The 2020 Paralympic Games are underway. Athletes from all over the world with a range of disabilities will try to be the best and win a gold medal. However, in order for the competition to be as fair as possible, they are divided into different categories. Here, check them out.
The Tokyo 2020 Paralympic Games are underway and fans are thrilled. As you may know, these Games are aimed at athletes with various disabilities. However, that doesn’t mean the competition is less impressed than, say, the Olympic Games.
In fact, it could be the opposite as these athletes master their respective sports despite different conditions such as chronic injuries or diseases. To participate in the Paralympic Games, athletes must meet certain qualifying criteria and standards to be eligible, all determined by the International Paralympic Committee ”s Sports Presidents, Sports Technical Delegates and other organizations.
While we know that the Paralympic Games are a showcase of elite performance sport, many people do not know what the eligibility criteria are to participate in the Paralympic Games or what categories the athletes are divided. Here you can view them.
2021 Paralympic Games Categories
At the Paralympic Games, athletes are divided into ten main categories of disability. As there are many disorders and disabilities, classification of athletes is important to ensure that the competition is fair. Not all sports are suitable for all conditions.
As the CPI explains, the classification “Determines who can compete in sport and groups these athletes together based on the impact of their disability on key sport activities. “ Here are the main categories:
Impaired muscle power: Athletes with a medical condition that reduces or eliminates their ability to voluntarily contract their muscles in order to move or generate strength. Ex .: spinal cord injury, muscular dystrophy, spina bifida.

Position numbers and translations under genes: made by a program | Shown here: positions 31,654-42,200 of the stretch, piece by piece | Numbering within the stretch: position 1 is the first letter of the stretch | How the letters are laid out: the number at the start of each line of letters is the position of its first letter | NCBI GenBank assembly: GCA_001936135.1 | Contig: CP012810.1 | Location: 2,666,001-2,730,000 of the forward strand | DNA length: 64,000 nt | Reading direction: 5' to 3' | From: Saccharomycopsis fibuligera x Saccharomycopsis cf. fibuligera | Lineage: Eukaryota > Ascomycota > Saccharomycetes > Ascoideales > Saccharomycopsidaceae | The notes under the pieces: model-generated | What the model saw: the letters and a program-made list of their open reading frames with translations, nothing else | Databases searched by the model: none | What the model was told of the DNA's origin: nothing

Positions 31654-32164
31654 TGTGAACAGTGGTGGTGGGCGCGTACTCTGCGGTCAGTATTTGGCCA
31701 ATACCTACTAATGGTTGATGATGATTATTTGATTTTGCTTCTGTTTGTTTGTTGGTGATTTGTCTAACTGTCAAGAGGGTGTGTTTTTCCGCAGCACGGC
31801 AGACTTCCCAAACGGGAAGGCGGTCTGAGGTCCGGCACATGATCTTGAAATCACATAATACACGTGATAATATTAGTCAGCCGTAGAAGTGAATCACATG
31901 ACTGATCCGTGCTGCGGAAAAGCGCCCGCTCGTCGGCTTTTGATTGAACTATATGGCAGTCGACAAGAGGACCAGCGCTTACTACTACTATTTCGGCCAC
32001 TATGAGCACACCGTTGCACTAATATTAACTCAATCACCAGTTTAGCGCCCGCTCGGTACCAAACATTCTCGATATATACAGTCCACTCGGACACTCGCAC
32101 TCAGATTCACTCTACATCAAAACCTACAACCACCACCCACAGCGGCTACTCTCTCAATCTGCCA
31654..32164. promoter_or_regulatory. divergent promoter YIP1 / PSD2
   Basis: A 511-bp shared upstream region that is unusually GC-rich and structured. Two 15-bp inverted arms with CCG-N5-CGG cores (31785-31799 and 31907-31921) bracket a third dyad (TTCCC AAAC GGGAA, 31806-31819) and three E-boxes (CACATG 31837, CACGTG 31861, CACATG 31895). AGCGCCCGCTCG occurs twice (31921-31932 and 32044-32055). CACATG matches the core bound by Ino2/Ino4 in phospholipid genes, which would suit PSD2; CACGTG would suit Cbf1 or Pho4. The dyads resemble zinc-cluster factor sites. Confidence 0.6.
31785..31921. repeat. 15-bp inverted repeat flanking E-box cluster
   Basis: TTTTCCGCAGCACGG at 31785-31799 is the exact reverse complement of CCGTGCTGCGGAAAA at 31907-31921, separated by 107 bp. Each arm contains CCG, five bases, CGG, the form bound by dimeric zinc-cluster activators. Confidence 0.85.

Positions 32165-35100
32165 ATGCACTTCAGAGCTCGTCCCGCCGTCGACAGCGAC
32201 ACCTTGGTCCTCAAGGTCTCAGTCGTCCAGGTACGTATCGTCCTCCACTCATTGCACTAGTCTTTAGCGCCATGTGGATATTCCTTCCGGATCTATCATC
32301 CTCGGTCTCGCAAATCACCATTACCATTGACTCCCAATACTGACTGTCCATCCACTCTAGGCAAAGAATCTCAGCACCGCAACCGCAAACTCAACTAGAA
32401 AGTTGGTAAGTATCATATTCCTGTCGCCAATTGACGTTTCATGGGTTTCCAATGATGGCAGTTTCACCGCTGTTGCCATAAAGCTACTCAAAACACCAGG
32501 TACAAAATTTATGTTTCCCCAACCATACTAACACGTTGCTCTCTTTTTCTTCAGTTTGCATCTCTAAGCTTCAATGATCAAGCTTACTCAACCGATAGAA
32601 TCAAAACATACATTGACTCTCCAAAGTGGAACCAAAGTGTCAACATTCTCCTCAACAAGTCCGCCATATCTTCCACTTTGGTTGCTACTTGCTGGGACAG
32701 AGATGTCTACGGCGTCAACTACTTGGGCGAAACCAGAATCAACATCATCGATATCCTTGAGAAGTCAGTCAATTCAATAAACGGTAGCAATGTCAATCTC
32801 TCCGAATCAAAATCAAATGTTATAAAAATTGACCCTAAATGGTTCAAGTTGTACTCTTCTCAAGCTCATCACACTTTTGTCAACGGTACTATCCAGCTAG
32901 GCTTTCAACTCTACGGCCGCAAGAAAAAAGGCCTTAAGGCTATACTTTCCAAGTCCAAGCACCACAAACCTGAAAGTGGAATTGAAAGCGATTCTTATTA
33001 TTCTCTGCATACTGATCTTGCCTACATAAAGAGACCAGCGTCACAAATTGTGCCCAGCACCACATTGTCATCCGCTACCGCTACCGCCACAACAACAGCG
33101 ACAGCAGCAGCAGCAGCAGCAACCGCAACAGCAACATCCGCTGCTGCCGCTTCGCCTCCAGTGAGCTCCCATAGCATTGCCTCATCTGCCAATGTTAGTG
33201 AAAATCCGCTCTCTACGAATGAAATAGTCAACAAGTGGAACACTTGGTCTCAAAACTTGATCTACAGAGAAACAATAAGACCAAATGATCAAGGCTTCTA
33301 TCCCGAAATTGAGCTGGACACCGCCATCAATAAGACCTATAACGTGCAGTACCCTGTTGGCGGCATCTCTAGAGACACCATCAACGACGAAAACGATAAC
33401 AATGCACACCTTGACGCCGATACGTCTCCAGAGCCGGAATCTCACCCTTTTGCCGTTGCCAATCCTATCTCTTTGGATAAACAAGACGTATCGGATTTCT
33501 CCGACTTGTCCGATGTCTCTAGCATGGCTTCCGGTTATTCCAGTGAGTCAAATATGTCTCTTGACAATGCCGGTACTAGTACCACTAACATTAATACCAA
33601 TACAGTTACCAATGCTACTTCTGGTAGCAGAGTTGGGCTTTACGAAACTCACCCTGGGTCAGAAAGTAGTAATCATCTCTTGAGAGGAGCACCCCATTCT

Impaired passive range of motion: Athletes who have a restriction or lack of passive movement in one or more joints. Example: arthrogryposis.
Deficit of a limb: Athletes who have a total or partial absence of bones or joints as a result of trauma (amputation), disease or congenital impairment of a limb.
Difference in leg length: Athletes who have a difference in the length of their legs as a result of a disruption in limb growth or as a result of trauma.
Small size: Athletes who have reduced length in the bones of the upper limbs, lower limbs and / or trunk.
Hypertonia: Athletes who have increased muscle tension and a reduced ability of a muscle to stretch due to damage to the central nervous system.
Ataxia: Athletes with uncoordinated movements caused by damage to the central nervous system.
Athetosis: Athletes who have slow, continuous involuntary movements.
Visual impairment: Athletes who have reduced vision or not at all.
Intellectual disability : Athletes who have a restriction in intellectual functioning and adaptive behavior that affects conceptual, social and practical adaptive skills.